Proposed ban on F-gases gets cool reception

The ban on fluorinated gases (F-gases) proposed by the Parliament’s environment committee has left industry concerned and NGOs only mildly happy.

The Parliament’s environment committee voted on 15 March
(co-decision, first reading) in favour of the

Goodwill reporton
the reduction of F-gases emissions. The main issues in the vote
were:

  • Mobile Air Conditioning (MAC): MEPs backed a total
    ban of F-gases (HFC-134a) on all new car’s air conditioning systems
    as of 2014, with a phase-out period starting from 2009. Air
    conditioning in cars was one the most heavily disputed issues in
    the F-gases regulation dossier. Producers contended that there was
    no ready alternative to HFC-134a and called the proposed ban
    inappropriate (see
    EURACTIV, 17 February
    2004
    ). MEPs supported the view that HFC-152a
    provided such an alternative and hence voted for it to be excluded
    from the ban. They also tightened the proposal by lowering the ban
    threshold of F-gases from 150 to 50 in terms of global warming
    potential.
  • Legal base: The Committee voted to base the
    regulation jointly on the internal market (article 95) and
    environment (article 175) provisions of the EC Treaty. The
    Commission’s orginal intention was to base the proposal on the
    internal market only so as to harmonise legislation throughout the
    EU. With the environment as a second legal base, Member States
    could adopt stricter rules of their own, therefore challenging this
    objective.
  • Containment: The issue of F-gases containment –
    preventing gas leakages into the atmosphere from appliances such as
    refrigerators – had been raised by environmental NGOs before the
    vote. A
    studypublished
    in February by Climate Action Network said that the containment
    strategy of the refrigeration and air-conditioning industry had
    failed to reduce leakages. The study was immediately contested by
    industry which pointed out the inaccuracy of the study. Under the
    proposed new rules, the containment strategy is kept for most fixed
    appliances (air conditioning systems, refrigerators, foams) while
    the ban is maintained for other industrial production techniques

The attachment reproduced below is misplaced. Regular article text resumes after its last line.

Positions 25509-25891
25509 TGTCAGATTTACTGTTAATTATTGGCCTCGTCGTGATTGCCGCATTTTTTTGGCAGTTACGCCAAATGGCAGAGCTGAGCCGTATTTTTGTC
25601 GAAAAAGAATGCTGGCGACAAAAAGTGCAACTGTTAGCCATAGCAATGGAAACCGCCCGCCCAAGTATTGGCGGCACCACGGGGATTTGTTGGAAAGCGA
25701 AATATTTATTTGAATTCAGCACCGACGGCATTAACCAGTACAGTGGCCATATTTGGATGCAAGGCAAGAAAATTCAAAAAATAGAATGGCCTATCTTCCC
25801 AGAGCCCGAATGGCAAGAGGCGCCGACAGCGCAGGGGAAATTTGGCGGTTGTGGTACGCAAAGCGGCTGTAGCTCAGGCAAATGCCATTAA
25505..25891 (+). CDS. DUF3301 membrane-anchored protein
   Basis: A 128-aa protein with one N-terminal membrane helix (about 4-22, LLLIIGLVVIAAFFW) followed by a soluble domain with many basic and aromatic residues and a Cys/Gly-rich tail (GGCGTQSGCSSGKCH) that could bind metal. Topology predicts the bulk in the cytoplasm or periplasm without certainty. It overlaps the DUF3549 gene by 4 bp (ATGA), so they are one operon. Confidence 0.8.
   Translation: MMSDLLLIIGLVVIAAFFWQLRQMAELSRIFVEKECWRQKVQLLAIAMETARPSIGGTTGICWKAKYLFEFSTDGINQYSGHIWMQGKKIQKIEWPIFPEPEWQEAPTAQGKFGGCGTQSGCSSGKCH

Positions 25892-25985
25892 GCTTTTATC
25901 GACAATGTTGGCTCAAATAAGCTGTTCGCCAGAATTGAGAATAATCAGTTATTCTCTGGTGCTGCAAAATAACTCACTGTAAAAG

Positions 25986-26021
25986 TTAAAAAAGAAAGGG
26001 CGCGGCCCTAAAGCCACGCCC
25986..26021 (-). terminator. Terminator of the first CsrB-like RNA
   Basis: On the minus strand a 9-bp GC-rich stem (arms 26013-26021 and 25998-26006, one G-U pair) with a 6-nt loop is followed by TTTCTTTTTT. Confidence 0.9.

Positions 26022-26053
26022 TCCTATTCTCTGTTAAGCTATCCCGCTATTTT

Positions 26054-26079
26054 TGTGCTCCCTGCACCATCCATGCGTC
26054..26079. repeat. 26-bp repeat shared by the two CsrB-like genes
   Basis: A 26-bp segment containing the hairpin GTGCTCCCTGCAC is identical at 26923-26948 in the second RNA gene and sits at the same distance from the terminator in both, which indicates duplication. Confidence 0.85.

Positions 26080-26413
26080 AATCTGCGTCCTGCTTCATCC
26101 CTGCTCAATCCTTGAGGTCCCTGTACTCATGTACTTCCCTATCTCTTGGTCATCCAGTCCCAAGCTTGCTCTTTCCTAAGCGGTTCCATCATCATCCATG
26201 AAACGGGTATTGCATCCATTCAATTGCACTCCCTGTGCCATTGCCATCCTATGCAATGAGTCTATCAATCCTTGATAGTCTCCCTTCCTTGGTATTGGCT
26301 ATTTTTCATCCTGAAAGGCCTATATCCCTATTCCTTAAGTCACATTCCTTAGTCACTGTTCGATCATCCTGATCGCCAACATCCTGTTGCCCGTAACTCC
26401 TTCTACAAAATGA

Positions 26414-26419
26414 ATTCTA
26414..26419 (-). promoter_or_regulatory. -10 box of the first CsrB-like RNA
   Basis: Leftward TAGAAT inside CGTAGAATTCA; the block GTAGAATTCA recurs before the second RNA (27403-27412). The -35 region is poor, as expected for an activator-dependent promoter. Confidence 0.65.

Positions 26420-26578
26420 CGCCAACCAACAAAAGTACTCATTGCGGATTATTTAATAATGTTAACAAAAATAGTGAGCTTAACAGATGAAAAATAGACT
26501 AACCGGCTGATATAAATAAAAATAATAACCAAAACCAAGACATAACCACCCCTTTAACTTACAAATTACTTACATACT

(SF6 in magnesium die-casting).

 

Climate Action Network (CAN) said they were
satisfied that MEPs pushed for the regulation to have its legal
base on the environment provisions of the EC Treaty, along with
internal market ones. "It shows that this is clearly an
environmental issue and the Committee recognised this," CAN Europe
told EURACTIV. However, CAN Europe said that choosing a dual legal
base will in effect postpone the decision to a later stage (in
plenary or Council), and described the move as only "a step in the
right direction". On the upholding of the containment strategy for
stationary appliances (such as refrigerators), CAN Europe believes
it is a "lost battle" that implies a lot of effort from industry
for little result.

The
European Fluorocarbons Technical Committee (EFCTC)
- which represents producers of F-gas es - said it regretted the
decision of the environment committee to "dictate the choice of
technology in mobile air-conditioning", arguing that HFC 134a
offers more flexibility and environmental performance. On the
choice of the dual legal base, EFCTC says "this could lead to
market distortions as some Member States might impose stricter
controls than others".

The
European Partnership for Energy and the Environment
(EPEE)
- which represents refrigerant manufacturers using
HFCs - opposes the proposed ban on HFCs and favours a strategy
based on containment. In EPEE's view, "banning the use of HFCs in
domestic refrigerators is inappropriate and does not help reaching
the goal of greenhouse gas emission reduction, as these gases are
contained in hermetically sealed systems". EPEE also regretted that
the committee amended the legal base from a purely internal market
to a dual one based also on the environment provisions of the
Treaty.

The
European automakers association (ACEA) said they
were currently examining the implications of the vote. The
discussion points focus on the alternatives to HFC-134a and the
deadlines for phase-out as well as the implications of the dual
legal basis.

 

On 12 August 2003, the Commission adopted a proposal for a
regulation to reduce by almost one quarter the projected
fluorinated gas emissions by 2010 as part of its

European Climate Change Programme (ECCP).
The main elements of the proposal are provisions to improve the
containment of these gases, better reporting, specific restrictions
on marketing and use of F-gases in certain applications, and a
phase-out of HFC-134a of car's air conditioning systems (see
EURACTIV, 9 September
2003
).

 

The Parliament is scheduled to vote on the proposed F-gases
regulation in its next plenary session (week of 25 March).

 

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